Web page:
Antioxidants are a class of molecules that are capable of inhibiting the oxidation of another molecule. Your body naturally circulates various nutrients in your body due to their antioxidant properties. It also manufactures antioxidant enzymes in order to control free radical chain reactions. They are a special class of micronutrients (the term “micronutrient” means that only minuscule amounts are required to provide essential support for vital metabolic functions). Antioxidants block harmful chemical reactions caused by oxidation, which is the destructive effect of oxygen and other oxidizing agents on the molecular components of cells.
Free radicals create a destructive process in our cells, causing the molecules within the cells to become unstable. They may even be a big player in the formation of cancerous cells by a “chain-reaction” effect, causing other cells to become damaged. Because of the inherent instability of free-radicals, they try to attack other healthy cells to get stable themselves. This causes the once-healthy cells to react in the same way, attacking others in an never-ending attempt for cellular stability.
Why You Should Use an Antioxidant Supplement
Relieve natural oxidative stress
Oxidative stress is the oxidative damage that results from an imbalance between free radicals and your body’s store of antioxidants. According to the free radical theory of aging (FRTA), organisms age because of accumulated free radical damage to cells and DNA. The theory states that cumulative damage to cell components and connective tissue leads to wrinkles, decreased physical capability, increased susceptibility to disease and death. Though the free radical theory of aging remains controversial, oxidative stress contributes to degenerative conditions such as arthritis, heart disease, hypertension, Alzheimer’s disease, Parkinson’s disease, muscular dystrophy and more
The Power of Antioxidants Against Free Radicals
Free radicals forage through your body looking for electrons to leach onto. They need pairs of electrons in order to be stable and they frantically seek molecules to achieve this. Free radicals will take (or leave) an electron, whether it’s available or not, including those in fragile DNA molecules, proteins and fats. Antioxidants stop free radical damage to molecules by accepting or donating an electron to make it stable. Antioxidants are unique in that they remain stable when they donate an electron. Antioxidants sources are often discussed in terms of their free radical scavenging abilities.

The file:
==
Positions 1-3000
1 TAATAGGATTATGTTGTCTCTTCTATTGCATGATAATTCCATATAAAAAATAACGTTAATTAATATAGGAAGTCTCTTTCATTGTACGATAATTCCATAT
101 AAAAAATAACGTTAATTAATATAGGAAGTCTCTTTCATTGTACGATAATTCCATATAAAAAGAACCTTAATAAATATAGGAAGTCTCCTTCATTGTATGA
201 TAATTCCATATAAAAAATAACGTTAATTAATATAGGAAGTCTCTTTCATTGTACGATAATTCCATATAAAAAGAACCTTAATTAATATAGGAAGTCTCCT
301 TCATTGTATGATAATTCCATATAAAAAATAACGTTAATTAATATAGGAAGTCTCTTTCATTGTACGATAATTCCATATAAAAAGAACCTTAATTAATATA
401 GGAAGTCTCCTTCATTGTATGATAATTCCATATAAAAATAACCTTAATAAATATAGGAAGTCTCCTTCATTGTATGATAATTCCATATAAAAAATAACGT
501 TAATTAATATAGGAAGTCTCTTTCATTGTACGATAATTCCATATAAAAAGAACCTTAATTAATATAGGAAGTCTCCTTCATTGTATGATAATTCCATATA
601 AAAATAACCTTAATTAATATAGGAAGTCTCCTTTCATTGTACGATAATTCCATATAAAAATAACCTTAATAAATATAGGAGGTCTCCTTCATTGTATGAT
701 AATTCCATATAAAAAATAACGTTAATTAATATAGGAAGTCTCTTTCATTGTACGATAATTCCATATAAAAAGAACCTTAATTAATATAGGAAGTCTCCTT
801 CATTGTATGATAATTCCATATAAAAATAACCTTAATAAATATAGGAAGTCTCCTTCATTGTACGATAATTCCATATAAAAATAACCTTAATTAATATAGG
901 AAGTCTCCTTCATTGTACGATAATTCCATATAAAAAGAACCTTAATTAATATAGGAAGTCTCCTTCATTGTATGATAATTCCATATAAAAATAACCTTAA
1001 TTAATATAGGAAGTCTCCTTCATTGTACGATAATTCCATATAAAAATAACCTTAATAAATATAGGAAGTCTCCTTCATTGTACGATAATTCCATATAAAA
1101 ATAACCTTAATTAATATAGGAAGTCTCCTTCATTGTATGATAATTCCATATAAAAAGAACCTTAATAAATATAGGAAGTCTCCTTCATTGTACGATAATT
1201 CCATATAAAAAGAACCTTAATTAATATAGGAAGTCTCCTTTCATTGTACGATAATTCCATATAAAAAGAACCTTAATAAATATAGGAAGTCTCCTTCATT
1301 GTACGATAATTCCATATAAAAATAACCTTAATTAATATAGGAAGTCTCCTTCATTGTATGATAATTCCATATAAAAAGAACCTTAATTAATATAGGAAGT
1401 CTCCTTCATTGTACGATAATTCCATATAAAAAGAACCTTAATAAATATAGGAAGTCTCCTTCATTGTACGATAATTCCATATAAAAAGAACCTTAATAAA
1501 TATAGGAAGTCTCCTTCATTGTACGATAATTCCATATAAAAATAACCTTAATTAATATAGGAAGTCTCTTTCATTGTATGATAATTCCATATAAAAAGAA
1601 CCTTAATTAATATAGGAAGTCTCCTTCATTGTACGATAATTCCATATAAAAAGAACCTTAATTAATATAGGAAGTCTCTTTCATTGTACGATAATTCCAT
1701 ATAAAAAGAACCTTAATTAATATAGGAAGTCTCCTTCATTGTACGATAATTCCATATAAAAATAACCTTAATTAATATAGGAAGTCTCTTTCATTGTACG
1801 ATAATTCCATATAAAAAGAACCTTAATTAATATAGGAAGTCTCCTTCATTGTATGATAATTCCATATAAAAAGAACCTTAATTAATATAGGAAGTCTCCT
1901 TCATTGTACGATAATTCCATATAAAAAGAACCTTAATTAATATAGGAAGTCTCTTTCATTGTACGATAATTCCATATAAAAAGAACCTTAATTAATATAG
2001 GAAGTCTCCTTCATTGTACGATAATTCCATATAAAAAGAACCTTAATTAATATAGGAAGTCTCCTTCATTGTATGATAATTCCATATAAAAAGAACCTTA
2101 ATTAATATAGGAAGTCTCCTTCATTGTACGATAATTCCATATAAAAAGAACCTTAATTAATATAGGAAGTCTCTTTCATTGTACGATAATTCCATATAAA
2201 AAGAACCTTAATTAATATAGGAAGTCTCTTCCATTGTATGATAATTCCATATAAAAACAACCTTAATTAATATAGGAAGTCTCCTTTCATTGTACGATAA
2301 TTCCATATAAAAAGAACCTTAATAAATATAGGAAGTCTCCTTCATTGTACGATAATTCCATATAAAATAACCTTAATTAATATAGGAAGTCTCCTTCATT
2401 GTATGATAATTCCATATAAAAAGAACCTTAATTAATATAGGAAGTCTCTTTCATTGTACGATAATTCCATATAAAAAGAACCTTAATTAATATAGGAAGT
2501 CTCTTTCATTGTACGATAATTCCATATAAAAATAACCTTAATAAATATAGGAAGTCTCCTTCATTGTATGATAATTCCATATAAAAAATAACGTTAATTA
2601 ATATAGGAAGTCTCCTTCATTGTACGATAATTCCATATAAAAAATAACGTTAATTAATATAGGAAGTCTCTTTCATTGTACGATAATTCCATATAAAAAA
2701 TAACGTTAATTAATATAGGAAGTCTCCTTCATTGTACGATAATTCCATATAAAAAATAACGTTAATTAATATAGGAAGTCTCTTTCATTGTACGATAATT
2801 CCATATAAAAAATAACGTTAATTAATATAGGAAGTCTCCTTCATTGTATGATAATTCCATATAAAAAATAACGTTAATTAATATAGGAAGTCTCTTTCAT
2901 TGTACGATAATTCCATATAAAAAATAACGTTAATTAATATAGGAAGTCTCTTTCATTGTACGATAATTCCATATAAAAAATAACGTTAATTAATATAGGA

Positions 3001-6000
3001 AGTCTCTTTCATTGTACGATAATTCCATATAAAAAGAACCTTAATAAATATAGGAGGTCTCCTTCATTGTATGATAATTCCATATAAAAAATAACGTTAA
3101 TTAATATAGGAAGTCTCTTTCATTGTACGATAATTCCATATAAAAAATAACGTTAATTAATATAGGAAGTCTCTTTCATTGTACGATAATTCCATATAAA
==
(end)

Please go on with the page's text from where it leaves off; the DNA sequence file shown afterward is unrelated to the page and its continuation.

The body naturally produces some antioxidants, like glutathione, ubiquinol, and uric acid. You likely ingest many others through diet or supplements. Some of the strongest antioxidants come from fruits and vegetables in their unique plant-based compounds called phytochemicals. Here are a few examples:
Found most abundantly in berries, eggplant, red cabbage, red grapes, and other richly-colored food plants, anthocyanins are purple-colored pigments common to all plants. They’re what make blueberries blue and raspberries red. Anthocyanins provide a broad range of health benefits.
Polyphenols are a group of several thousand phytochemicals with antioxidant properties. You often hear about the polyphenols in chocolate, but scientists are pursuing and publishing more and more research on the polyphenol called curcumin, the active curcuminoid compound in turmeric.
These polyphenol turmeric compounds have been evaluated for a myriad of health benefits. Curcuminoids protect and promote health by activating the immune system, protecting the brain, and influencing gene expression among other beneficial effects.
Beta-carotene is a reddish orange pigment found naturally in carrots, pumpkins, sweet potatoes, mangos, spinach, squash, tomato, cantaloupe, peaches. Inside the body, it’s converted into vitamin A. It’s important to note that while beta-carotene itself is a powerful antioxidant, the results of some research has questioned whether vitamin A has any antioxidant activity at all.
Lycopene is a bright red pigment found in tomatoes, watermelons, and papayas. Like beta-carotene, lycopene is a carotenoid—a type of phytochemical with antioxidant properties. Lycopene contributes to a lower risk of prostate cancer, blood clots, and stroke.
Vitamin C, also called ascorbic acid, supports the immune system and good health all around. It also happens to be an antioxidant. Good sources of vitamin C include red and yellow bell peppers, kiwis, broccoli, cabbage, strawberries, and, of course, citrus fruits like oranges and lemons.
Vitamin E is a fat-soluble vitamin known for its antioxidant properties. Sunflower and safflower oil, green veggies, nuts, and seeds are rich sources of this antioxidant. Vitamin E is also readily available in both multivitamins and vitamin-E supplements.
Selenium is an essential mineral and antioxidant that’s critical for thyroid health. Our bodies do not produce selenium, so we must get it from dietary sources or supplements. Brazil nuts, button and shiitake mushrooms, lima beans, chia seeds, and brown rice are all good food sources of selenium.
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